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Another nice feature of the 2015 S 1000 RR is the gear position indicator, and the easy to read gauges have only received minor updates this year. There is a digital speedometer and a nice, large analogue tachometer to keep track of the engine's progress. A white shift light helps you shift at the optimum point on full acceleration, and a yellow light on the other side lets you know when the traction control is working. The level of sophistication available with all the lean angle, lap time, and other technical information will require some quiet time with a cup of coffee and the owner's manual to fully understand all the BMW can do for you.

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Another area where the new 2015 BMW S 1000 RR will eliminate drama is under heavy braking. Here the DDC (Dynamic Damping Control) keeps the bike so stable that you can brake as late as you dare. Also knowing that the racing ABS is there to further help if you squeeze the lever a tad too hard, you can push your limits with confidence. The brakes themselves are stronger than I will ever need. Entering turn one up the hill at COTA from over 170 mph, the forces generated by the Brembo two-piece, four piston calipers were enough to knock the air out of my lungs as the bike dug down into the tarmac. Super sticky Pirelli race tires kept us glued to the track throughout the day, and pitching into a tight left-hander allowed me to marvel at the front suspension, as the bike tracks evenly and smoothly through the turn.

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Flicking the bike side to side through the flowing corners that follow turn three, it's incredible how easily the new S 1000 RR transitions from full lean to full lean on the opposite side with such low effort. As the day continued and I pushed harder, the bike just felt more composed and was probably laughing at my attempts to cut a fast lap. For me personally, the BMW is absolutely the best track tool available, and one of the many reasons is the mental buffer it gives me. No matter how hard I ride, the bike always has so much in reserve.

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Thinking of the brain as a computer, it's no coincidence BMW brought Keith Code out to the launch to join us. His school uses BMW S 1000 RR's exclusively, and since converting his fleet, the number of student accidents has been drastically reduced. In Keith's best-selling books he talks about our dollar of attention on the racetrack. These days we might think memory or hard drive space. What the electronics on the S 1000 RR do is free up space on your drives or give you money back on your dollar. This adds up to a safer experience for the user, which is not a bad thing when the bike is also the fastest, or one of the fastest, Superbikes ever made.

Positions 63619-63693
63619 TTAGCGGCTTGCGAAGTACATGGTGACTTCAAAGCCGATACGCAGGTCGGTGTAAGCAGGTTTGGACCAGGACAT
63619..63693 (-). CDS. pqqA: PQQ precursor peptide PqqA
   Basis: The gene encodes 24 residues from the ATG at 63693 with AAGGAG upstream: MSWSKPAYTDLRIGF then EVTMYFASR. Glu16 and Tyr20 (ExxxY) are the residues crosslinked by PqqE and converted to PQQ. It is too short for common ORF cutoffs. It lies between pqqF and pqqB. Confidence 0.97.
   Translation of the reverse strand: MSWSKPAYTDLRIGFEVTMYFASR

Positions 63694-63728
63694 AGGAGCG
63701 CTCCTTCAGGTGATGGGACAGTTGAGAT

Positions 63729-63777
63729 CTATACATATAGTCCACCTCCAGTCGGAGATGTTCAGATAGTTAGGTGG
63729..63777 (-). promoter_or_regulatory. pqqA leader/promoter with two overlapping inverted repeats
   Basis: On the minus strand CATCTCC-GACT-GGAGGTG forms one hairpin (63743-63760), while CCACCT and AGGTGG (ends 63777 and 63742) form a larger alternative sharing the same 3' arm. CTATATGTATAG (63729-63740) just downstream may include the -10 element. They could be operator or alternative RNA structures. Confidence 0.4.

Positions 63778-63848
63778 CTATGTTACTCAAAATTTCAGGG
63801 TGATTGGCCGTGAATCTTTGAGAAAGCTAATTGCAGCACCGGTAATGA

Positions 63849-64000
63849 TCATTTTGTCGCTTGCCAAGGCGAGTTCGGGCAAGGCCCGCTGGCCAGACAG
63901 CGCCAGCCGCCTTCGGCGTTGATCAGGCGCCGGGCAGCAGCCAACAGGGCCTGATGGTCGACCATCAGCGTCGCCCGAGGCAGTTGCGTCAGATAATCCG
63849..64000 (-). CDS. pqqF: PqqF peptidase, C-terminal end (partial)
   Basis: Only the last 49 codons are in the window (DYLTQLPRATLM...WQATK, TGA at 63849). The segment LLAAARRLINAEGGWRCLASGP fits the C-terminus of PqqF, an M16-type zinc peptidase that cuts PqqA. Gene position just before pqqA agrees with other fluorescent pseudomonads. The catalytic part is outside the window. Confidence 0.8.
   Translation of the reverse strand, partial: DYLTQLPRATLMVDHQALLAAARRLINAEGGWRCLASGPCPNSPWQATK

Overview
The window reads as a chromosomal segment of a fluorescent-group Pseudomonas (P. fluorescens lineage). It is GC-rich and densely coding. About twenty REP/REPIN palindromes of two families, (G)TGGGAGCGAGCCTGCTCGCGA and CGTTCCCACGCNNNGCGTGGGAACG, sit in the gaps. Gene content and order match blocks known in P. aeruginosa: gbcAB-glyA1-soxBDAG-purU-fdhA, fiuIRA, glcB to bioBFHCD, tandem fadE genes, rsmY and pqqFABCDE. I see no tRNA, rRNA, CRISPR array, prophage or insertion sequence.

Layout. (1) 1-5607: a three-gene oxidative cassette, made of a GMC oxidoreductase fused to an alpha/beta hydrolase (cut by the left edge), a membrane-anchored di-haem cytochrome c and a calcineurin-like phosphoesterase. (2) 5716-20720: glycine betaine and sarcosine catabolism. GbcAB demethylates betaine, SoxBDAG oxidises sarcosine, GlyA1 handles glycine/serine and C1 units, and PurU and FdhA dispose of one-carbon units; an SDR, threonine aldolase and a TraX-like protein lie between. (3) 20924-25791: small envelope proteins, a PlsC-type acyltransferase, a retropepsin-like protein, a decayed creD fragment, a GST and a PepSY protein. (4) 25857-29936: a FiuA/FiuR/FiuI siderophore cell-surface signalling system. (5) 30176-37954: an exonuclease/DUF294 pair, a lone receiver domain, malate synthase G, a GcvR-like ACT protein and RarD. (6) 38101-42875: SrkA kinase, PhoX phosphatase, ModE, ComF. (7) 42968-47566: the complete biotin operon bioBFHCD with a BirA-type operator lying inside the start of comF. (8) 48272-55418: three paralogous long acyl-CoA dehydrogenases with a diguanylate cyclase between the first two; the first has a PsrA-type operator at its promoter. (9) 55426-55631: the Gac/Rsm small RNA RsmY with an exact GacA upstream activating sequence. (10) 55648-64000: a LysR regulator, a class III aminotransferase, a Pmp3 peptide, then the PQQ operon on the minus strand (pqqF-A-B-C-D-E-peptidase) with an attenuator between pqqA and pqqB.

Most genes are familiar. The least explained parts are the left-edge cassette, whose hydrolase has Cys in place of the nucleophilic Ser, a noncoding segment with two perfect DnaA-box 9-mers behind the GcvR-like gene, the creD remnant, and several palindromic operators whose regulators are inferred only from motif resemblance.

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The S 1000 RR is equally impressive exiting corners, and here all I had to do was learn to trust the electronics. After decades of using my right hand for traction control, it took a while to get comfortable trusting that the DTC (Dynamic Traction Control) would let me pin the throttle and take care of any wheel spin or wheelies. I think it would take a few more track days to fully let go and let it do its thing. This was an area I couldn't free up as much of Uncle Keith's dollar as I should have. As many times as I told myself to let go and trust the electronics I was still managing wheel spin and wheelies with my right hand. Maybe more laps, more seat time, or more coaching would help me get over it? Or perhaps BMW should start a support group for those of us who come into this new relationship with trust issues.